It is a little less complex at the top than in other exams, probably because of its great strength at the bottom. But there is much more to whether an exam is difficult than complex. And there's a lot more to how good an exam is than how difficult it is.

#### GCSE's new mathematics

content can prepare students well, but if more than grades 4 and above choose**mathematics**after 16, they should feel more positive about their GCSE mathematics experience.

However, in the future, I think it is vital that grade 4 represents a consistent measure of mathematical competence. In the coming years, the intention is that participation in mathematics after 16 will increase dramatically. If you're having trouble writing, it could be an indication that your math skill might be enough with a little work. But if you only practice solving one type of question at a time, you won't fully develop the ability to deselect a question to understand what different areas of mathematics have linked together.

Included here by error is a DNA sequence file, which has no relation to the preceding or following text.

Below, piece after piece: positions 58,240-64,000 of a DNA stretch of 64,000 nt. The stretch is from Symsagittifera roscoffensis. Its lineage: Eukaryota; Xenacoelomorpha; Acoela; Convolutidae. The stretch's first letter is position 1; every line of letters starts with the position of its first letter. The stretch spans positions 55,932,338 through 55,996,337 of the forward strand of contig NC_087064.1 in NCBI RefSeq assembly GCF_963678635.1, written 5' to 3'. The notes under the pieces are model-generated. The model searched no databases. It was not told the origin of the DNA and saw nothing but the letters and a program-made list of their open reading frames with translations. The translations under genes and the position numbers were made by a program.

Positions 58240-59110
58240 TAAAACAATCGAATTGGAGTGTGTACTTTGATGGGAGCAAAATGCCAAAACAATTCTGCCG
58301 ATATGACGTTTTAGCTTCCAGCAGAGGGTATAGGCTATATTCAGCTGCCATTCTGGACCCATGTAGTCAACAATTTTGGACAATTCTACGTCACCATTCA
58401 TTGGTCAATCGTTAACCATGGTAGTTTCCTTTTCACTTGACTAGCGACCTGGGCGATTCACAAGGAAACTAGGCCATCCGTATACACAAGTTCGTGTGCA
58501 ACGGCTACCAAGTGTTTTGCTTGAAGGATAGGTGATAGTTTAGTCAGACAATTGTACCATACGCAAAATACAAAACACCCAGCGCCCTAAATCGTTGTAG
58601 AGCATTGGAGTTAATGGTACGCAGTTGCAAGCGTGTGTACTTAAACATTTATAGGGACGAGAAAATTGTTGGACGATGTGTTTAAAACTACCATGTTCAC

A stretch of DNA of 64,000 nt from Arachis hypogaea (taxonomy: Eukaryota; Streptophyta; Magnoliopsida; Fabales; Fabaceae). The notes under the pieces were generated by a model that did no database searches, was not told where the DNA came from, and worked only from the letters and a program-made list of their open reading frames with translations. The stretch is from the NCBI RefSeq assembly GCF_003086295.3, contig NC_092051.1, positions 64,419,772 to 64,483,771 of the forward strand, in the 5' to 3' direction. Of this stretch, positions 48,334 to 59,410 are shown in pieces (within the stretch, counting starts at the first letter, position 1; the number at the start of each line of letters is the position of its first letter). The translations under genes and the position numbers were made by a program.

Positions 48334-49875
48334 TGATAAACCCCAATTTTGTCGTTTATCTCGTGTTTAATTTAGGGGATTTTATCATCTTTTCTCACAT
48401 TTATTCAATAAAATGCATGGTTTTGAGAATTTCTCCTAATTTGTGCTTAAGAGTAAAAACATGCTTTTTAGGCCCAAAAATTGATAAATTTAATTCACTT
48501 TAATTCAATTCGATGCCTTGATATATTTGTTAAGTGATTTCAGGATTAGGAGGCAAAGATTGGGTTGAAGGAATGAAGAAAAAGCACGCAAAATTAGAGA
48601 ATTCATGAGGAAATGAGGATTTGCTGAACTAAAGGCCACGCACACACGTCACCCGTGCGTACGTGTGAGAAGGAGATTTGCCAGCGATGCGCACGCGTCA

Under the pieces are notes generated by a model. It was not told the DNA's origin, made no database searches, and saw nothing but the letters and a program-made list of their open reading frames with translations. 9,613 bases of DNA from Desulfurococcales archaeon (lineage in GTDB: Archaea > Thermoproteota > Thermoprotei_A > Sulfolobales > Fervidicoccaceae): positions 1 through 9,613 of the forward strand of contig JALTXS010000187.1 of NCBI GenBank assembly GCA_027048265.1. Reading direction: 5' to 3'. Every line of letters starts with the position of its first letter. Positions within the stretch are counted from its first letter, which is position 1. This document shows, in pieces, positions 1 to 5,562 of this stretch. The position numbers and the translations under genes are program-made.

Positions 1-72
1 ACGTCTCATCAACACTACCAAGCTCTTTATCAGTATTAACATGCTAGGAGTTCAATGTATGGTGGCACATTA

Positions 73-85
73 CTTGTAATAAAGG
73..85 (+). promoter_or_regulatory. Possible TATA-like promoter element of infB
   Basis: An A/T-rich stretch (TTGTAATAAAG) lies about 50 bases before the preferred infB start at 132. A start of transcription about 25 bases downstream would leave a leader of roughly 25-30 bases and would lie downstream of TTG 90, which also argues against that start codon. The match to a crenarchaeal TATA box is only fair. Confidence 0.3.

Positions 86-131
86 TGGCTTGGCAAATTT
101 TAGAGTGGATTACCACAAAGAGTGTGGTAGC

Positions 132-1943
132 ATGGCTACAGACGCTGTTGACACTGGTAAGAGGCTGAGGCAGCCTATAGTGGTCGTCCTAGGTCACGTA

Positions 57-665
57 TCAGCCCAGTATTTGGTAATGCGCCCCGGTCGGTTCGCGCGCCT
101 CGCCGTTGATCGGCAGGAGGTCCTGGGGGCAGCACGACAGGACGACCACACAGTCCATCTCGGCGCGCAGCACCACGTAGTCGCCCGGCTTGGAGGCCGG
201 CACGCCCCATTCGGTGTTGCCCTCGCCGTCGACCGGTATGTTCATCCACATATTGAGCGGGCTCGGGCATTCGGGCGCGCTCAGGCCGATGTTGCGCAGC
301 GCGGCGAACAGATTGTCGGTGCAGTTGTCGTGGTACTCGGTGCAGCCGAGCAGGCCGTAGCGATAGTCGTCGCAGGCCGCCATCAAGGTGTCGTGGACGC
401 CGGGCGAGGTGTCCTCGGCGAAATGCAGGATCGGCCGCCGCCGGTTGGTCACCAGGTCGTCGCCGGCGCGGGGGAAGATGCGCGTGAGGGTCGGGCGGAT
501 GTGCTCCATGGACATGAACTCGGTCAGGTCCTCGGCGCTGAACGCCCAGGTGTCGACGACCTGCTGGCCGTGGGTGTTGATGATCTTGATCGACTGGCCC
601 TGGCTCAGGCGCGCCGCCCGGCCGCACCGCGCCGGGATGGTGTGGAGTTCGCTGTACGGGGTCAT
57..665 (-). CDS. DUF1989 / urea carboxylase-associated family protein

England lags behind most other developed countries in participation in mathematics education after age 16, and evidence suggests that this reduces both people's income and national economic performance. have discouraged students from studying mathematics after the age of 16, even though their grades were intended to indicate that they were well prepared to do so. It reinforces the view that mathematics is very difficult and risks encouraging schools to enter students inadequately in the future. On the positive side, the content is strong and can provide much better preparation for future studies than the old GCSE.